After Kelly has her baby, Iris is displeased when she drops out of school and starts working at the bakery as she doesn't want her daughter to waste her life in a dead-end job like she is. Stanley and Iris finally decide to make love, but Iris is still clinging to the memory of her husband and gets upset. This threatens their budding relationship further and they don't see each other for some time. Not prepared to give up on Iris the way she never gave up on him, Stanley goes to see her. He tells her that his inventions have finally paid off and he's been offered a good job in Detroit and is moving there. He tells Iris how grateful he is to her and that he'll be back. Iris shows him a letter she wrote him but never mailed. She is impressed when Stanley reads it perfectly. He and Iris go to a public library where Stanley successfully reads out loud from a selection of books to show her he can now read anything. Stanley takes her to a fancy hotel where they order room service and spend the night together, though this time Iris is prepared to let go of the past.
Stanley then goes to Detroit for his new job. After several months, Iris is walking home when an expensive car pulls up next to her and she is surprised to find Stanley behind the wheel. Stanley tells her that he's been given a raise and is looking to buy a large six-bedroom house in Detroit...and that he wants her to move there with him as his wife. Iris accepts.
|Jane Fonda||Iris King|
|Robert De Niro||Stanley Cox|
|Martha Plimpton||Kelly King|
|Harley Cross||Richard King|
|Feodor Chaliapin, Jr.||Leonides Cox|
|Stephen Root||Mr. Hershey|
|Stanley & Iris: Original Motion Picture Soundtrack|
|Film score by John Williams|
|John Williams chronology|
|1.||"Stanley and Iris"||3:24|
|5.||"Finding a Family"||1:41|
|6.||"Stanley at Work"||1:31|
|7.||"Looking after Papa"||3:10|
|11.||"Putting it all Together"||1:46|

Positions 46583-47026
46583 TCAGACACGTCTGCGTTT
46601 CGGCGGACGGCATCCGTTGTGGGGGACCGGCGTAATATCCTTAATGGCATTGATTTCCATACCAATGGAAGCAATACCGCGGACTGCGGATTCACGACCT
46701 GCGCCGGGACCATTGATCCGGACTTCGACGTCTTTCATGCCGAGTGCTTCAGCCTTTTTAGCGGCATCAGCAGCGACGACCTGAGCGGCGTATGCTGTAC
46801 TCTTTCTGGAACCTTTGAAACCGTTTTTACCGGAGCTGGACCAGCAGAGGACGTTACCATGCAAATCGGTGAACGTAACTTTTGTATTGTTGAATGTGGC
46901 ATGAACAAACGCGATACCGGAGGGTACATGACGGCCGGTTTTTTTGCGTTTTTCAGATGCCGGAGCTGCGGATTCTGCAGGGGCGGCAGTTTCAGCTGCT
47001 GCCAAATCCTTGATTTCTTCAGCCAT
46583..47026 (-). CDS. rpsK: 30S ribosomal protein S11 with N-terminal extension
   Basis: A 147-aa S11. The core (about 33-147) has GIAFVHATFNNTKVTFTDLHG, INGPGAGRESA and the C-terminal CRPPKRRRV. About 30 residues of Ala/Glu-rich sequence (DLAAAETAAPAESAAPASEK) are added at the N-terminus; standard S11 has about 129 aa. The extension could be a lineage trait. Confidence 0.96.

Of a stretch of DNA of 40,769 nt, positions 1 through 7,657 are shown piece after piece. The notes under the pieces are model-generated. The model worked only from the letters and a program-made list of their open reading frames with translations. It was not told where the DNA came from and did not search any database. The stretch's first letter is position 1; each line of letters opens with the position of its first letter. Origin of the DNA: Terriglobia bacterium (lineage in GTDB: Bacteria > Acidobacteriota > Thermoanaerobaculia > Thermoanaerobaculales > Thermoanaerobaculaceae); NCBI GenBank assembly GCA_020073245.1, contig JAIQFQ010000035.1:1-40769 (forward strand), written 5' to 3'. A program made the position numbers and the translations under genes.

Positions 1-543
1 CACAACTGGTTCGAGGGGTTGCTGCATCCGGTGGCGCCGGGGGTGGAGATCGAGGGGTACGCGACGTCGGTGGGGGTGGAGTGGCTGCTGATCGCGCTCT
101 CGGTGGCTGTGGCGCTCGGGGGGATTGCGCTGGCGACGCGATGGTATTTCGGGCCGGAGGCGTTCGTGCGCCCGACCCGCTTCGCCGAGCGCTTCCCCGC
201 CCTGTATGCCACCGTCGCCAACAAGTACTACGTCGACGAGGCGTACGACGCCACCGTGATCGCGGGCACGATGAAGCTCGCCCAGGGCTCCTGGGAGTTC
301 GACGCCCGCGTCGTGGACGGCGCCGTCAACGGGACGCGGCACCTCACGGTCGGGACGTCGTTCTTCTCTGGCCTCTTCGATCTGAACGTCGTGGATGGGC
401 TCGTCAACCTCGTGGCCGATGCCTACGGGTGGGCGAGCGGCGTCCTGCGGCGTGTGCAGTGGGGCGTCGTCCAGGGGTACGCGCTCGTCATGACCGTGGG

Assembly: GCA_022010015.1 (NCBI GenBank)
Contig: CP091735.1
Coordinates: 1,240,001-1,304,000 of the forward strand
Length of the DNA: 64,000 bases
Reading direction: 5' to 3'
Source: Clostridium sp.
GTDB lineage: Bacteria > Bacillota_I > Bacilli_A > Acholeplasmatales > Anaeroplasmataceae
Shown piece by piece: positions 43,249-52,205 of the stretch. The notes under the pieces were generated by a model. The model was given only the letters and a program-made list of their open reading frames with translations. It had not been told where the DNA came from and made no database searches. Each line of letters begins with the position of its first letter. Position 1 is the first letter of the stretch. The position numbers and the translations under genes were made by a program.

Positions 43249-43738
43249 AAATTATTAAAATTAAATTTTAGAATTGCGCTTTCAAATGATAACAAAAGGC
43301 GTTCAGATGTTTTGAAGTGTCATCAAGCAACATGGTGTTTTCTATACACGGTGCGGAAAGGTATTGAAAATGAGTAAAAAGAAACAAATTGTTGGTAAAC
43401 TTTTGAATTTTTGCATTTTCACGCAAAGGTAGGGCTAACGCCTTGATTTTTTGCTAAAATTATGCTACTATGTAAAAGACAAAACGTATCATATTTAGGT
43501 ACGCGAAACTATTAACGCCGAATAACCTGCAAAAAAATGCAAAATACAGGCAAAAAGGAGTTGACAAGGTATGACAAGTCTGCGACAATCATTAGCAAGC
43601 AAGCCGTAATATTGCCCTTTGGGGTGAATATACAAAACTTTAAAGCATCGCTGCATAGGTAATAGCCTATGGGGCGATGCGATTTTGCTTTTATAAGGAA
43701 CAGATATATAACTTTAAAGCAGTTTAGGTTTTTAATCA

Differences from the novel
The film was based loosely on the 1982 British novel Union Street by Pat Barker. The novel was set in the North East of England in the 1970s, and tells the story of seven working-class women who all live on the same street. Whereas the film adaptation was essentially a romantic drama, the novel includes themes of prostitution, rape, abortion and terminal illness, and is significantly more grim. Many of the characters that appeared in the source novel do not appear in the film.
||Lists of miscellaneous information should be avoided. (February 2015)|
- This film was shot on location in Toronto, Ontario, Canada and Waterbury, Connecticut.
- During the filming in Waterbury, Connecticut, local Vietnam War veterans picketed the production protesting Jane Fonda's anti-war activities of a decade and a half earlier.
- This was actress Jane Fonda's last film before her temporary retirement from acting (she returned to the screen 15 years later in the romantic comedy Monster-in-Law in 2005).
- Fonda and de Niro were each paid $3.5 million for their performances. Ritt received $1.65 million and the Ravetches $500,000.
- This was director Martin Ritt's last film before his death on December 8, 1990.
- Nat Segaloff, Final Cuts: The Last Films of 50 Great Directors, Bear Manor Media 2013 p 253-255
- Stanley and Iris at the Internet Movie Database
- Stanley and Iris at AllMovie
- Stanley and Iris at Rotten Tomatoes
- Stanley and Iris at Box Office Mojo